SVN is a rare benign fibrohistiocytic tumor of the synovium. Myers and Masi  estimated its incidence at 1.8 cases per million inhabitants per year in 1980. It is also the most common tumor lesions originating in the synovium, i.e., 29.6% of cases [2, 3]. It can also affect tendinous sheaths and bursae. The etiopathogenesis of SVN is poorly known and still discussed today. Although several hypotheses have been put forward such as the occurrence of synovial proliferation linked to chronic inflammation, benign neoplasia of unknown etiology, abnormality of local lipid metabolism and repeated trauma . Some cytogenetic aberrations are detected in most cases of SVN . Some authors such as Perka et al.  suggest that the etiopathogenesis of SVN is inflammatory in localized and neoplastic in diffuse forms. All joints may be affected, but the most commonly affected are the knee (80%), hip (10%), ankle (5%), and exceptionally the joints of the foot and spine. The clinical presentation of SVN is non-specific. In both forms, diffuse and localized, the evolution is slow, and generally, the diagnosis is made at an advanced stage of the disease, about 2–3 years after the beginning. In our case, the delay was 2years. The main clinical signs of SVN are the appearance of a monoarticular swelling sometimes palpable in the form of a mass, responsible for mechanical pain, as well as functional impairment of progressive worsening, this is the case of our patient, but in a general way, the clinical symptomatology of the SVN is non-specific making the diagnosis difficult. Complementary examinations are of paramount importance in this pathology. Biologically, all authors are unanimous about the absence of an SVN-specific biological syndrome regardless of its location [3, 6, 7]. Standard radiographs are usually normal. Bone erosions are sometimes observed at an advanced stage because of the destructive character of the SVN. In localized forms, ultrasound can objectify a hypoechoic formation that may be associated with joint effusion. MRI remains the examination of choice and can show multiple synovial lesions presenting a hypointense or intermediate signal in T1 and a hyposignal in T2 and gradient echo . Small areas of hyposignal are evidenced in the synovial masses without signal enhancement by gadolinium which corresponds to hemosiderin deposits. This MRI appearance is almost pathognomonic of SVN . In our case, the MRI allowed us to strongly evoke the diagnosis but cannot replace the histological study which remains essential to confirm or affirm the diagnosis. The locoregional evolution of SVN is slow with an extension to the entire synovium, bone, and adjacent soft tissues. An untreated localized SVN may evolve into a diffuse form, hence, the need for early and adequate treatment. This treatment is not yet standardized; there is no uniform therapeutic strategy because of the rarity of this condition. It rests in the first place on a careful surgical synovectomy, the most complete possible. In localized forms, like our case, a synovectomy is the rule. In diffuse forms, total synovectomy should be supplemented by bone curettage. Some authors advocate synoviortheses (isotopic or osmic) in cases where the synovectomy is incomplete. Others recommend the use of antitumor necrosis factor-α in patients who refuse usual treatments, but its effectiveness is debated. The long-term prognosis of the disease depends on the extent of the lesion at the time of diagnosis, as well as the location and quality of the excision. In general, localized forms heal after complete exeresis, with almost no recurrence risk [10, 11]. For our patient, at more than 3-year follow-up, there was no local recurrence and this confirmed the quality of synovium excision.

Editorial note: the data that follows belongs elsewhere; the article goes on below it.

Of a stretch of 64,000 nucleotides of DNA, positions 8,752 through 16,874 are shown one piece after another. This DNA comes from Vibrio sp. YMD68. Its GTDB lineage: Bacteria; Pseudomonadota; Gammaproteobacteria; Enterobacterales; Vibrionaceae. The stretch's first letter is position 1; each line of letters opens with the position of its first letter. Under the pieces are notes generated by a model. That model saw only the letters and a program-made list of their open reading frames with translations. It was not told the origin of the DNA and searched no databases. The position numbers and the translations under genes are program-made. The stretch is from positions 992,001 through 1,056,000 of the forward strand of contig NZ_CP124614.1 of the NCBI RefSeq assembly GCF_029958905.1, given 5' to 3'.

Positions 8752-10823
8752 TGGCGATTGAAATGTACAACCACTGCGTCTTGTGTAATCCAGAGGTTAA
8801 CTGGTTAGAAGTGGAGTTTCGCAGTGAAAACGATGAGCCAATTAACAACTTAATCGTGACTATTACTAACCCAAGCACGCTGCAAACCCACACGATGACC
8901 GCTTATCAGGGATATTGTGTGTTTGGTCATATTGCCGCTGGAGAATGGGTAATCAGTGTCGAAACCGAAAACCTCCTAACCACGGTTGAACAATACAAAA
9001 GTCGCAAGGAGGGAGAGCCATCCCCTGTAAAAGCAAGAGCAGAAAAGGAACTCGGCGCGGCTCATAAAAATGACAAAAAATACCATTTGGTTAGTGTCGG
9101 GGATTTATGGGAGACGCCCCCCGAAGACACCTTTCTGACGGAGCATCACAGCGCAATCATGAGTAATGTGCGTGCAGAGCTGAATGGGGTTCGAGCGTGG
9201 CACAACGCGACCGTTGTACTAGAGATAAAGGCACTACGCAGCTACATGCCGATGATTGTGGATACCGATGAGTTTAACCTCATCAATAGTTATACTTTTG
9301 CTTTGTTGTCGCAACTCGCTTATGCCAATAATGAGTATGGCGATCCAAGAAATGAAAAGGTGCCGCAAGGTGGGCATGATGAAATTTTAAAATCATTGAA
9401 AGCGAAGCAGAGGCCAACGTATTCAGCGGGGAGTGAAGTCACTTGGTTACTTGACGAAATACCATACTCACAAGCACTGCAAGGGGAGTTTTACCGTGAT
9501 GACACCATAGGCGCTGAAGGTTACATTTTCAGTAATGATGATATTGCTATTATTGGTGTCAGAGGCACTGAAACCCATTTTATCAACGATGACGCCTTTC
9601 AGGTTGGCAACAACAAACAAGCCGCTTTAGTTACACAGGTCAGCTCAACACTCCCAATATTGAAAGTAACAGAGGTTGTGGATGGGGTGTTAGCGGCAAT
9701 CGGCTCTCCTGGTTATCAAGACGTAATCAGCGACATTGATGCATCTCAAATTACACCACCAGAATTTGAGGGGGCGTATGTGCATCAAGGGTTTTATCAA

SVN is a locally aggressive synovial proliferation that can affect joints, tendon, and pouches. Localization at the subtalar level is rarely described in the literature. The clinical picture is most often non-specific. MRI remains the key examination in this pathology for both diagnosis and follow-up. The treatment is surgically based mainly on synovectomy, and the final diagnosis is made by the histological study of synovial biopsy or specimen. The prognosis depends mainly on osteocartilaginous involvement and the quality of excision.
SVN of the subtalar is rare; its diagnosis is evoked by MRI and confirmed by histology. The treatment is surgical and the prognosis depends on the quality of excision.
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|Dr. Mohamed Ali Khalifa||Dr. Mehdi Jedidi||Dr. Lassaad Hassini||Dr. Karim Bouattour||Dr. Walid Osman|
|How to Cite This Article: Khalifa MA, Jedidi MA, Hassini L, Bouattour K, Osman W, Ayeche MLB. Villonodular Synovitis of the Subtalar Joint: A Case Report. Journal of Orthopaedic Case Reports 2018 Sep-Oct; 8(5): 47-49.|